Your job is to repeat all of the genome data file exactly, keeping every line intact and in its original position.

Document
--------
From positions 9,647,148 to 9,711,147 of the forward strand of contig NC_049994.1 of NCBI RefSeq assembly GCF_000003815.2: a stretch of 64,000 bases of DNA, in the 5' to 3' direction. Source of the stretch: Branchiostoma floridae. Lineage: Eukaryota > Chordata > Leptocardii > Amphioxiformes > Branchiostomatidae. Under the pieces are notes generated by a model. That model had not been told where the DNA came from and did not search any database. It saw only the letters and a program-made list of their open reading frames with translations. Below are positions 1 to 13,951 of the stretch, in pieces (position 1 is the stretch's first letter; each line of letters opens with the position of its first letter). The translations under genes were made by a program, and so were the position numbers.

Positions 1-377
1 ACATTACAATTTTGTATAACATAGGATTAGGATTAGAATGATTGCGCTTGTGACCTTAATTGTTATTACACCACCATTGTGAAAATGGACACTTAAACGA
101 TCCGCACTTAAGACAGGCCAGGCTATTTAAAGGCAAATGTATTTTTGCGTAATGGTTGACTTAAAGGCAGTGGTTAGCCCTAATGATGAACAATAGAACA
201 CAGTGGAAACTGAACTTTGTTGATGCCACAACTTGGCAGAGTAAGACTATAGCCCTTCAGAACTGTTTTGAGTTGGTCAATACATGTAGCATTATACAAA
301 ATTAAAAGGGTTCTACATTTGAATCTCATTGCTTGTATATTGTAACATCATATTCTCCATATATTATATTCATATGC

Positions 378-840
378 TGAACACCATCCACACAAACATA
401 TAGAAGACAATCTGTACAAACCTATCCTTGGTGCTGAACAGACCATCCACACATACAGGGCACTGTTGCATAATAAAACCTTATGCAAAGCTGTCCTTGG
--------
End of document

From positions 9,647,148 to 9,711,147 of the forward strand of contig NC_049994.1 of NCBI RefSeq assembly GCF_000003815.2: a stretch of 64,000 bases of DNA, in the 5' to 3' direction. Source of the stretch: Branchiostoma floridae. Lineage: Eukaryota > Chordata > Leptocardii > Amphioxiformes > Branchiostomatidae. Under the pieces are notes generated by a model. That model had not been told where the DNA came from and did not search any database. It saw only the letters and a program-made list of their open reading frames with translations. Below are positions 1 to 13,951 of the stretch, in pieces (position 1 is the stretch's first letter; each line of letters opens with the position of its first letter). The translations under genes were made by a program, and so were the position numbers.

Positions 1-377
1 ACATTACAATTTTGTATAACATAGGATTAGGATTAGAATGATTGCGCTTGTGACCTTAATTGTTATTACACCACCATTGTGAAAATGGACACTTAAACGA
101 TCCGCACTTAAGACAGGCCAGGCTATTTAAAGGCAAATGTATTTTTGCGTAATGGTTGACTTAAAGGCAGTGGTTAGCCCTAATGATGAACAATAGAACA
201 CAGTGGAAACTGAACTTTGTTGATGCCACAACTTGGCAGAGTAAGACTATAGCCCTTCAGAACTGTTTTGAGTTGGTCAATACATGTAGCATTATACAAA
301 ATTAAAAGGGTTCTACATTTGAATCTCATTGCTTGTATATTGTAACATCATATTCTCCATATATTATATTCATATGC

Positions 378-840
378 TGAACACCATCCACACAAACATA
401 TAGAAGACAATCTGTACAAACCTATCCTTGGTGCTGAACAGACCATCCACACATACAGGGCACTGTTGCATAATAAAACCTTATGCAAAGCTGTCCTTGG